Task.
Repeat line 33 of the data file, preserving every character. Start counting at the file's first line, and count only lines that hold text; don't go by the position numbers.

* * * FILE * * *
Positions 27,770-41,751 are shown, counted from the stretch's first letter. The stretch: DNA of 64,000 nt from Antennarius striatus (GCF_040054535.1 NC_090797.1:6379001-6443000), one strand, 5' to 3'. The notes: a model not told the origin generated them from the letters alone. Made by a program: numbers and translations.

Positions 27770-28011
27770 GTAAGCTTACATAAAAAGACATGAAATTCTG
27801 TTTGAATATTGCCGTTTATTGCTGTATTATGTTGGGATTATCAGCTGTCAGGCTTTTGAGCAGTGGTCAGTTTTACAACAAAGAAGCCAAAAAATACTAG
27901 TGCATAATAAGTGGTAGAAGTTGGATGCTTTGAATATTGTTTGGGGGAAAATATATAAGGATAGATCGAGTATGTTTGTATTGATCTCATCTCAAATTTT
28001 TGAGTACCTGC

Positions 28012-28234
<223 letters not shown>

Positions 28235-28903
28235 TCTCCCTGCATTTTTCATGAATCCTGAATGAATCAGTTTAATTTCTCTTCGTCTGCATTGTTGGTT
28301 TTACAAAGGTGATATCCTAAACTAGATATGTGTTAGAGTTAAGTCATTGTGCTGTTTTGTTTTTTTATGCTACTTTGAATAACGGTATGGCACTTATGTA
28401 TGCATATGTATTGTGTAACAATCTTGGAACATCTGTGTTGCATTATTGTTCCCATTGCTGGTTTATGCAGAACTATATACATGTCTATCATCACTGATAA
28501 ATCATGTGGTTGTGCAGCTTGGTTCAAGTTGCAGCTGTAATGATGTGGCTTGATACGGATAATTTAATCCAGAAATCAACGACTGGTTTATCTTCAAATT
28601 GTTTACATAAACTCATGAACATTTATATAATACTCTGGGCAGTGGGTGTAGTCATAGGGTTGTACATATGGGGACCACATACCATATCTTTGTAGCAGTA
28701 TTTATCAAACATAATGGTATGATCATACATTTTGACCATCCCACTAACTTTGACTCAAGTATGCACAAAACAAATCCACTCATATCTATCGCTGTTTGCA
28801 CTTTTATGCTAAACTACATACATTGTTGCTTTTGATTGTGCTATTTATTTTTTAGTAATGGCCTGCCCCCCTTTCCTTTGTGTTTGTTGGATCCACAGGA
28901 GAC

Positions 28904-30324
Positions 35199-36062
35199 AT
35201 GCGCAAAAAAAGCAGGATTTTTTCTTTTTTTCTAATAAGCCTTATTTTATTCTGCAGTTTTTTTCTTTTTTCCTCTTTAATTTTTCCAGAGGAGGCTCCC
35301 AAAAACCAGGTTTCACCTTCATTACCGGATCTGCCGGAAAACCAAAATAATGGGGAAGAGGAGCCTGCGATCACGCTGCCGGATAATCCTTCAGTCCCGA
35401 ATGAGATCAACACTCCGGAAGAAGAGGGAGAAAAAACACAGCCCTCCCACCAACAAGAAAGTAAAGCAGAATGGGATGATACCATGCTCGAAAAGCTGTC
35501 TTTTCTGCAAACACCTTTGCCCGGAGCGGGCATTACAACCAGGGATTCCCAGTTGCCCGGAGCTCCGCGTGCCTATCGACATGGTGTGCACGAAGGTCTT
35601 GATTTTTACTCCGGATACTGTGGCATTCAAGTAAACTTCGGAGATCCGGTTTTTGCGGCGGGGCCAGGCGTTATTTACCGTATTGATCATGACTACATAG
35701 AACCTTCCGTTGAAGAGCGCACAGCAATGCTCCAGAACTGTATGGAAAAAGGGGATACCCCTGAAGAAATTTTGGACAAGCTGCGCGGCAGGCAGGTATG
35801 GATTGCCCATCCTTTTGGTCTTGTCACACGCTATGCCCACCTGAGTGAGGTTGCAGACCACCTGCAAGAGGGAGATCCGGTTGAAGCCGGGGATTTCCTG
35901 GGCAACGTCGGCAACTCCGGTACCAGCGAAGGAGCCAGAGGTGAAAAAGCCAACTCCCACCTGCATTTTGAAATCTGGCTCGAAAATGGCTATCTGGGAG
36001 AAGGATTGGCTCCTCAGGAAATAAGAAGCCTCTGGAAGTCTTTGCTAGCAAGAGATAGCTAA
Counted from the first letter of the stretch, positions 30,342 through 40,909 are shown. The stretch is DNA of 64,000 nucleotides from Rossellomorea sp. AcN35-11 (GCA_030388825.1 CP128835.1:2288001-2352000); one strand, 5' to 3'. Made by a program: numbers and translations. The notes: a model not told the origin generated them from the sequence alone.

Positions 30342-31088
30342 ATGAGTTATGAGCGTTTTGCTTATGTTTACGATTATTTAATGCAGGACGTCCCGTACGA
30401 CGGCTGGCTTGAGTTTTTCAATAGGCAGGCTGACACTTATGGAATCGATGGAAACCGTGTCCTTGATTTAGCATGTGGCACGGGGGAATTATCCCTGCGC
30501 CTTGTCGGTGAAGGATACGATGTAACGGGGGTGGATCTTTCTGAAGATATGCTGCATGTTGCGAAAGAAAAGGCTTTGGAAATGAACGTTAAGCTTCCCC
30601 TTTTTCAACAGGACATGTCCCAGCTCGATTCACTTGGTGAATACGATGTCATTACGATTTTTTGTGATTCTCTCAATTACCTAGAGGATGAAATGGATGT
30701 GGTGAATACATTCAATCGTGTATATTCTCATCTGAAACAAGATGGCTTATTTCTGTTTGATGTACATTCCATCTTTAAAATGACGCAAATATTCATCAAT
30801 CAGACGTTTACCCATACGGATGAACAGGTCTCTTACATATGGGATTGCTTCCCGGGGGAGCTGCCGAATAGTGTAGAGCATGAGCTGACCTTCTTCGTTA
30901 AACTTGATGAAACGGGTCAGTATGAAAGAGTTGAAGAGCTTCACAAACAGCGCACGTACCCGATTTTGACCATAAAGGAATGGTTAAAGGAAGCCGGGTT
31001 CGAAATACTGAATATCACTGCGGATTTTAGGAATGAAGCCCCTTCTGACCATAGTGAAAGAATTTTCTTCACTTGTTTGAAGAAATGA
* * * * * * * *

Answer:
30401 CGGCTGGCTTGAGTTTTTCAATAGGCAGGCTGACACTTATGGAATCGATGGAAACCGTGTCCTTGATTTAGCATGTGGCACGGGGGAATTATCCCTGCGC